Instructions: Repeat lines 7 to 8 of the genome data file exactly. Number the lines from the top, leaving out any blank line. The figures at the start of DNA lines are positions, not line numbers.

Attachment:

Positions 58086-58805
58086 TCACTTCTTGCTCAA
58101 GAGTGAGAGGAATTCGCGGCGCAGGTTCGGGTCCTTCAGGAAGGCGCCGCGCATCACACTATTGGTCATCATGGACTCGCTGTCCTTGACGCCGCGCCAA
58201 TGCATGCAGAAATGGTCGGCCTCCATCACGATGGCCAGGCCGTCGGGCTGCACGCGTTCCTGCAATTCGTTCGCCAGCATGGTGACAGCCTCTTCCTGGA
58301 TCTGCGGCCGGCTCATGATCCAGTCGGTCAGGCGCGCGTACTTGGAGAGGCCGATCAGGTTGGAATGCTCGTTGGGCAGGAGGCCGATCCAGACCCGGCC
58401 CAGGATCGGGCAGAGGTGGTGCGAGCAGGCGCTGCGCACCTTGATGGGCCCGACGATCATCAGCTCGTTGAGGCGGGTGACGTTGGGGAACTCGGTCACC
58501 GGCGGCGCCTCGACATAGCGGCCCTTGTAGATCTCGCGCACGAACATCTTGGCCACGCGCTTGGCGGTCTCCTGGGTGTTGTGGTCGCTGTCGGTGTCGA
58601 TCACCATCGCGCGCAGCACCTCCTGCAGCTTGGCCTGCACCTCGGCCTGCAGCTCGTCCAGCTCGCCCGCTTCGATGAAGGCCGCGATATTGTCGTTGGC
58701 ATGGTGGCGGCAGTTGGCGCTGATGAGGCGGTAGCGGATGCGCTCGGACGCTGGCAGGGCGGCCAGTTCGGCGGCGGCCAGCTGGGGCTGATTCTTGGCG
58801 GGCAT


58501 GGCGGCGCCTCGACATAGCGGCCCTTGTAGATCTCGCGCACGAACATCTTGGCCACGCGCTTGGCGGTCTCCTGGGTGTTGTGGTCGCTGTCGGTGTCGA
58601 TCACCATCGCGCGCAGCACCTCCTGCAGCTTGGCCTGCACCTCGGCCTGCAGCTCGTCCAGCTCGCCCGCTTCGATGAAGGCCGCGATATTGTCGTTGGC